The California Senate introduced a bill today that would allow its residents to tell website operators they do not want their online activity monitored.
The Los Angeles Times reports that if passed, the law would put California on the forefront of the internet privacy movement:
Legislation by state Sen. Alan Lowenthal (D-Long Beach) would create a mechanism to allow users of smartphones, tablets, computers and any other device that accesses the Internet to tell website operators they don't want their online habits monitored.
As California did with do-not-call efforts to block telemarketers, he said, the state should be out front in blocking online tracking. "We will lead and provide stimulus to the rest of the nation," Lowenthal said. "It's much more difficult to get something like this through Washington."
Back in 2010, the Federal Trade Commission discussed a very similar idea. USA Today reported at the time that the FTC was reacting to complaints from consumers, but that opponents of the plan said it would cripple the "burgeoning online advertising industry..."
Since then the FTC hasn't moved forward with any plans. In fact, in a March opinion piece in Advertising Age, FTC Commissioner J. Thomas Rosch said the FTC has not "endorsed" the concept of a do-not-track system and he questioned the technical feasibility of the the idea. Rosch added that while the idea might be popular, it could bring with it some unintended consequences:
To begin with, a consumer may sacrifice being served relevant advertising. On a related note, there is academic research suggesting that in order to compensate for the loss of the ability to track consumer behavior and the associated ability to serve relevant advertising, advertisers may need to turn to advertising that is more "obtrusive" in order to attract consumers' attention.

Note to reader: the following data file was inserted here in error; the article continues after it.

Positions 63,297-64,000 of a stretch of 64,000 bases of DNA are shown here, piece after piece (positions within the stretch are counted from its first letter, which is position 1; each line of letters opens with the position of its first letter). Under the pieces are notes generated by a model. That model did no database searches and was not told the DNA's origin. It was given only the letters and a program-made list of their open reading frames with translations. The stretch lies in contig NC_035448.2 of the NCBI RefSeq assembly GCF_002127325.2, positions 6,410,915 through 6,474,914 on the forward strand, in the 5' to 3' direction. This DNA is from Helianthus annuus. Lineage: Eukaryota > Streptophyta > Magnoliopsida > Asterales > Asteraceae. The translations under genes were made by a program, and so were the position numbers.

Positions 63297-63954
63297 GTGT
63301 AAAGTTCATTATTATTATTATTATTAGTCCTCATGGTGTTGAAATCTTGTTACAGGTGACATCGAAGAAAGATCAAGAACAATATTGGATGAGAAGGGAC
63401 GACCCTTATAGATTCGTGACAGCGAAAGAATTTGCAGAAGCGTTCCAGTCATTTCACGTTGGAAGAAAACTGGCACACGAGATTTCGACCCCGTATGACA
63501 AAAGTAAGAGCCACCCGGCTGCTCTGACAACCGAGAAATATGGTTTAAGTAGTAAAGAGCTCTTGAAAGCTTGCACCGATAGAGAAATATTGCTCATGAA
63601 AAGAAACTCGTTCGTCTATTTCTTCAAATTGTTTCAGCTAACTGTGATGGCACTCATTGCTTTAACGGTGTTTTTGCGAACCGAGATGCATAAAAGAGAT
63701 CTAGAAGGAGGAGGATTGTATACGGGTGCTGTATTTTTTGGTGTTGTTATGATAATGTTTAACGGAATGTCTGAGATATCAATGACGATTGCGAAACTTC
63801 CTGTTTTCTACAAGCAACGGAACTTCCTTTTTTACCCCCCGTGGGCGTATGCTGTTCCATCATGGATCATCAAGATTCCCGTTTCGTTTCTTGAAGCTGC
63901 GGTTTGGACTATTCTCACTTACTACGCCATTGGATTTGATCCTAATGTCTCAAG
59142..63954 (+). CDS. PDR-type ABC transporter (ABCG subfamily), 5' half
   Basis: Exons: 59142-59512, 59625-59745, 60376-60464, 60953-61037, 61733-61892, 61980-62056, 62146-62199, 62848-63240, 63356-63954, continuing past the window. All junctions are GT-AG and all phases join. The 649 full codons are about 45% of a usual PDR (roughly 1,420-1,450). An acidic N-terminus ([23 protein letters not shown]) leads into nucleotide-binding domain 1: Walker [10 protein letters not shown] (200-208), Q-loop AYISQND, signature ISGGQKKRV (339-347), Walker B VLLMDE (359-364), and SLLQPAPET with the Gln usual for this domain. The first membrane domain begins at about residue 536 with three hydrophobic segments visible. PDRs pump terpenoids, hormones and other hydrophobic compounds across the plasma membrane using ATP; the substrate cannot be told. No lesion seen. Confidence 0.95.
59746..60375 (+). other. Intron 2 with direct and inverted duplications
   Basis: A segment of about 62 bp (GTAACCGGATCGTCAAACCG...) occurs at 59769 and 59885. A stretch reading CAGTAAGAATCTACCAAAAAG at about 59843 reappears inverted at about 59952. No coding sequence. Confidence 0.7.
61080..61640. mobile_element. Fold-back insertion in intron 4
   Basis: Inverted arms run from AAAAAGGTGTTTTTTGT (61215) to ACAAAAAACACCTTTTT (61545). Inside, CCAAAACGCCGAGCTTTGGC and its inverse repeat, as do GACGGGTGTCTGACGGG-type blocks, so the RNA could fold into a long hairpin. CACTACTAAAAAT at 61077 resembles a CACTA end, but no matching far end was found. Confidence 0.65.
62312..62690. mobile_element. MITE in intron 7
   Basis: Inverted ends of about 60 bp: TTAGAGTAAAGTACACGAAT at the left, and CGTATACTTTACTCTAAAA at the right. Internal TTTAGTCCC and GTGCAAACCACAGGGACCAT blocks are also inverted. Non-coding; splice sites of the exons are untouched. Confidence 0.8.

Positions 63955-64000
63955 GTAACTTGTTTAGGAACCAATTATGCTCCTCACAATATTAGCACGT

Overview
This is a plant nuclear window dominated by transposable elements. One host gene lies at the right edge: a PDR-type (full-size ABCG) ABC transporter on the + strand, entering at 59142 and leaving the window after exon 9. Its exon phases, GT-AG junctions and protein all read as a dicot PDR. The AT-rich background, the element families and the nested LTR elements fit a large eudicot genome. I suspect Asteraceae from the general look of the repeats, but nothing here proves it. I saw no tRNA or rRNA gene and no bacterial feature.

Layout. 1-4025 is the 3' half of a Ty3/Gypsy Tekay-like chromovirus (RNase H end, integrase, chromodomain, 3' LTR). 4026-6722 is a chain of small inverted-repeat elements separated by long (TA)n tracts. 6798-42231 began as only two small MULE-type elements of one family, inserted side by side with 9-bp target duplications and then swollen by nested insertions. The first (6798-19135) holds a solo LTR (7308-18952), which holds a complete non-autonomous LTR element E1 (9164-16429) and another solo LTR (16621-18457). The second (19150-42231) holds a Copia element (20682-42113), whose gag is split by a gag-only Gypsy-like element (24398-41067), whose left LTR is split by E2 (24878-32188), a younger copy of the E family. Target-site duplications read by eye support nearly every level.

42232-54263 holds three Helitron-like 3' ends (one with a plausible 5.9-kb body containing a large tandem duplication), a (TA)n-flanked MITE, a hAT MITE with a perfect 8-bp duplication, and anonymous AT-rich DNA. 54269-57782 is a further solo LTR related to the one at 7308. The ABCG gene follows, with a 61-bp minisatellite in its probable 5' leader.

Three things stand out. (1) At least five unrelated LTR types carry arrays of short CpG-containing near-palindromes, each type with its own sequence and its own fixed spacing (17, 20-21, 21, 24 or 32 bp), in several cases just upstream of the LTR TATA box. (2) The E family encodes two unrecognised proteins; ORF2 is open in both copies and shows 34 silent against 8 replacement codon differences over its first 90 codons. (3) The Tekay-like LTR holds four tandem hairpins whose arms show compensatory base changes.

Consumers may also lose the free content they have taken for granted. Not only could consumers potentially lose access to free content on specific websites, I fear that the aggregate effect of widespread adoption by consumers of overly broad do-not-track mechanisms might be the reduction of free content, free applications and innovation across the entire internet economy.
Lowenthal told the Los Angeles Times that the bill would allow the attorney general to issue regulations that require an easy way for consumers to opt out of programs that collect information like addresses and names.
"Nearly 80 percent of Californians use the Internet and nearly 45 percent use Facebook, including myself," Lowenthal told the paper. "But, today, millions of Californians are unaware that their online behavior is being tracked, their data collected and sold to advertisers."
Debate on the California bill is scheduled to begin on April 26.
But the major browsers — Microsoft's Internet Explorer, Google's Chrome and Mozilla's Firefox — have all recently added a feature that can keep sites from tracking you.